3. Multiple introductions of a reassortant H5N1 avian influenza virus of clade 2.3.2.1c with PB2 gene of H9N2 subtype into Indian poultry.

    PubMed

    Tosh, Chakradhar; Nagarajan, Shanmugasundaram; Kumar, Manoj; Murugkar, Harshad V; Venkatesh, Govindarajulu; Shukla, Shweta; Mishra, Amit; Mishra, Pranav; Agarwal, Sonam; Singh, Bharati; Dubey, Prashant; Tripathi, Sushil; Kulkarni, Diwakar D

    2016-09-01

    Highly pathogenic avian influenza (HPAI) H5N1 viruses are a threat to poultry in Asia, Europe, Africa and North America. Here, we report isolation and characterization of H5N1 viruses isolated from ducks and turkeys in Kerala, Chandigarh and Uttar Pradesh, India between November 2014 and March 2015. Genetic and phylogenetic analyses of haemagglutinin gene identified that the virus belonged to a new clade 2.3.2.1c which has not been detected earlier in Indian poultry. The virus possessed molecular signature for high pathogenicity to chickens, which was corroborated by intravenous pathogenicity index of 2.96. The virus was a reassortant which derives its PB2 gene from H9N2 virus isolated in China during 2007-2013. However, the neuraminidase and internal genes are of H5N1 subtype. Phylogenetic and network analysis revealed that after detection in China in 2013/2014, the virus moved to Europe, West Africa and other Asian countries including India. The analyses further indicated multiple introductions of H5N1 virus in Indian poultry and internal spread in Kerala. One of the outbreaks in ducks in Kerala is linked to the H5N1 virus isolated from wild birds in Dubai suggesting movement of virus probably through migration of wild birds. However, the outbreaks in ducks in Chandigarh and Uttar Pradesh were from an unknown source in Asia which also contributed gene pools to the outbreaks in Europe and West Africa. The widespread incidence of the novel H5N1 HPAI is similar to the spread of clade 2.2 ("Qinghai-like") virus in 2005, and should be monitored to avoid threat to animal and public health. PMID:27174088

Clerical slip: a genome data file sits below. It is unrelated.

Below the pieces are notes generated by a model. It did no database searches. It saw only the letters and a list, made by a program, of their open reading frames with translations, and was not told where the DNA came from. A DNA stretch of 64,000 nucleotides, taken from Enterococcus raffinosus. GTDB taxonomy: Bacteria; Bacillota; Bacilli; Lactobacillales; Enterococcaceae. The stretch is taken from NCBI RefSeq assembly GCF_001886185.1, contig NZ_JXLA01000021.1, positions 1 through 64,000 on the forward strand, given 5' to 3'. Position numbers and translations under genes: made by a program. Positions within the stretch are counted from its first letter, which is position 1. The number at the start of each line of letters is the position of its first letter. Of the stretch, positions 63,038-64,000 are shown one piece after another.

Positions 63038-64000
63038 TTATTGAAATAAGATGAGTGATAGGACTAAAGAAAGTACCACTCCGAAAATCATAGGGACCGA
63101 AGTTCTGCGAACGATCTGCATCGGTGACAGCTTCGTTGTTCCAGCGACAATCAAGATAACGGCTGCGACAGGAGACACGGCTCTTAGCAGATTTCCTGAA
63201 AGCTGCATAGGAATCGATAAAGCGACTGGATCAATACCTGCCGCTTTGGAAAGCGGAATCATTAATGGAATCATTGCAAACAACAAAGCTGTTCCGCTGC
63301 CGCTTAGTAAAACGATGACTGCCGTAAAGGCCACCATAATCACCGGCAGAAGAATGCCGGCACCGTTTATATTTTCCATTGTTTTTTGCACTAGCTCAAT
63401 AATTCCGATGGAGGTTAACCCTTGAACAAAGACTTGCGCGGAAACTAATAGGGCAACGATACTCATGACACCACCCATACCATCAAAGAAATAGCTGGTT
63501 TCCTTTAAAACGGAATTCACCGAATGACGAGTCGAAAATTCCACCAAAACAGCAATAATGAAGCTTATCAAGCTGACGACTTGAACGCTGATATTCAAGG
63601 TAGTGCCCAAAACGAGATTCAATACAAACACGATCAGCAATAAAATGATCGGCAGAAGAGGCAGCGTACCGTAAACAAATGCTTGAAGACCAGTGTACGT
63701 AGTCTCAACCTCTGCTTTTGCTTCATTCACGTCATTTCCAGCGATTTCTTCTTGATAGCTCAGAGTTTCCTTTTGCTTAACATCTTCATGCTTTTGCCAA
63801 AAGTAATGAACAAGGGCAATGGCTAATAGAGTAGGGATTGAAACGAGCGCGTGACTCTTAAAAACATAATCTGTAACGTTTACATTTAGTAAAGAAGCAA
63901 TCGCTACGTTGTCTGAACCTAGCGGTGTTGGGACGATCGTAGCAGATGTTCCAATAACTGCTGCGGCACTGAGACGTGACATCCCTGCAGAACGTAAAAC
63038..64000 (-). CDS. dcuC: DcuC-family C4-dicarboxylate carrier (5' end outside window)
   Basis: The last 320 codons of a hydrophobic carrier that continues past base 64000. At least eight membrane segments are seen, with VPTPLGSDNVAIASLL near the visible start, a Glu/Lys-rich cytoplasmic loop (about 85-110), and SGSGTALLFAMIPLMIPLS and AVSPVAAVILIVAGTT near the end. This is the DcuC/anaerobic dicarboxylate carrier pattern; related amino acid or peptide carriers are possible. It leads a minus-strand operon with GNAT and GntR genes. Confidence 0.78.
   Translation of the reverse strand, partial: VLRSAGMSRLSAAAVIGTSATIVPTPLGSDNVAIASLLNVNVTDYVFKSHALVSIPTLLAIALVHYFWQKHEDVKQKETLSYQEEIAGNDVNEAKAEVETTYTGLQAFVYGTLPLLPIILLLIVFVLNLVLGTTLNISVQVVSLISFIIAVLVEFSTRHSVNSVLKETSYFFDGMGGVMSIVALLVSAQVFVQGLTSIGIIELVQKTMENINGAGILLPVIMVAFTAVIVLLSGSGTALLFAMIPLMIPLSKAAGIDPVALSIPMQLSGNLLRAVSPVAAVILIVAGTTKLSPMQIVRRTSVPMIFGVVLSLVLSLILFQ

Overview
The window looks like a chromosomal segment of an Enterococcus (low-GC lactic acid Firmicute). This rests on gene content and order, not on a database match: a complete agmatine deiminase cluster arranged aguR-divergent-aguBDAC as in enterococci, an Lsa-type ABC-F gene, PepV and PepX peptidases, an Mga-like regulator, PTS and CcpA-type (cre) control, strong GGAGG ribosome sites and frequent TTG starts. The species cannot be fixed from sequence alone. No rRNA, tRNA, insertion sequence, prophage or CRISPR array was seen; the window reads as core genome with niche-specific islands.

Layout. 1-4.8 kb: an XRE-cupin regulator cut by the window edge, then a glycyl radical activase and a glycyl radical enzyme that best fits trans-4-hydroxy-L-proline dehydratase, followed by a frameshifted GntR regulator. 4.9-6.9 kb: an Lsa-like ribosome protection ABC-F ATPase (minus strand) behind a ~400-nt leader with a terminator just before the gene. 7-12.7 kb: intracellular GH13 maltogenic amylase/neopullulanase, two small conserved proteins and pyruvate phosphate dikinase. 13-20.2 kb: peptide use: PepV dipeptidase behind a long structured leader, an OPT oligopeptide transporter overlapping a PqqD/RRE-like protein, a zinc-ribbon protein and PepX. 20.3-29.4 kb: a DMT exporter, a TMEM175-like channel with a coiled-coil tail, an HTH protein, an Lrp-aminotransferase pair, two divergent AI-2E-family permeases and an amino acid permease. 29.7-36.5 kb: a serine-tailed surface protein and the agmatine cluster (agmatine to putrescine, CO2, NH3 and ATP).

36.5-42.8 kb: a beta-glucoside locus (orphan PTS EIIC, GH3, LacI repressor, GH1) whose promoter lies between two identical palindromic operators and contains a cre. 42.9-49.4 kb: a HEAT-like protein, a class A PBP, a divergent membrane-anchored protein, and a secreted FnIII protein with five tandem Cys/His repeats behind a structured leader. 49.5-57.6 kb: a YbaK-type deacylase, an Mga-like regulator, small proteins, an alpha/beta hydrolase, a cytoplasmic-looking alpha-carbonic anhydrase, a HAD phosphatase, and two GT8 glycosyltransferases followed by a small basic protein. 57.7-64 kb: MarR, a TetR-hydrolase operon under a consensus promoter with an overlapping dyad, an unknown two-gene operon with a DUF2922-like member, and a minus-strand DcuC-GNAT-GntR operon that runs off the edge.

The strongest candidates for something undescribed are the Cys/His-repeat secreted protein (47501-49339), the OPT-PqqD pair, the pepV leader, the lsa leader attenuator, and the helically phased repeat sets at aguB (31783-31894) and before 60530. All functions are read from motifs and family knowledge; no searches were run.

4. An Impedance Aptasensor with Microfluidic Chips for Specific Detection of H5N1 Avian Influenza Virus

    PubMed Central

    Lum, Jacob; Wang, Ronghui; Hargis, Billy; Tung, Steve; Bottje, Walter; Lu, Huaguang; Li, Yanbin

    2015-01-01

    In this research a DNA aptamer, which was selected through SELEX (systematic evolution of ligands by exponential enrichment) to be specific against the H5N1 subtype of the avian influenza virus (AIV), was used as an alternative reagent to monoclonal antibodies in an impedance biosensor utilizing a microfluidics flow cell and an interdigitated microelectrode for the specific detection of H5N1 AIV. The gold surface of the interdigitated microelectrode embedded in a microfluidics flow cell was modified using streptavidin. The biotinylated aptamer against H5N1 was then immobilized on the electrode surface using biotin–streptavidin binding. The target virus was captured on the microelectrode surface, causing an increase in impedance magnitude. The aptasensor had a detection time of 30 min with a detection limit of 0.0128 hemagglutinin units (HAU). Scanning electron microscopy confirmed the binding of the target virus onto the electrode surface. The DNA aptamer was specific to H5N1 and had no cross-reaction to other subtypes of AIV (e.g., H1N1, H2N2, H7N2). The newly developed aptasensor offers a portable, rapid, low-cost alternative to current methods with the same sensitivity and specificity. PMID:26230699

  5. Possible sources and spreading routes of highly pathogenic avian influenza virus subtype H5N1 infections in poultry and wild birds in Central Europe in 2007 inferred through likelihood analyses.

    PubMed

    Haase, Martin; Starick, Elke; Fereidouni, Sasan; Strebelow, Günter; Grund, Christian; Seeland, Anett; Scheuner, Carmen; Cieslik, Dietmar; Smietanka, Krzystof; Minta, Zenon; Zorman-Rojs, Olga; Mojzis, Miroslav; Goletic, Teufik; Jestin, Veronique; Schulenburg, Bodo; Pybus, Oliver; Mettenleiter, Thomas; Beer, Martin; Harder, Timm

    2010-10-01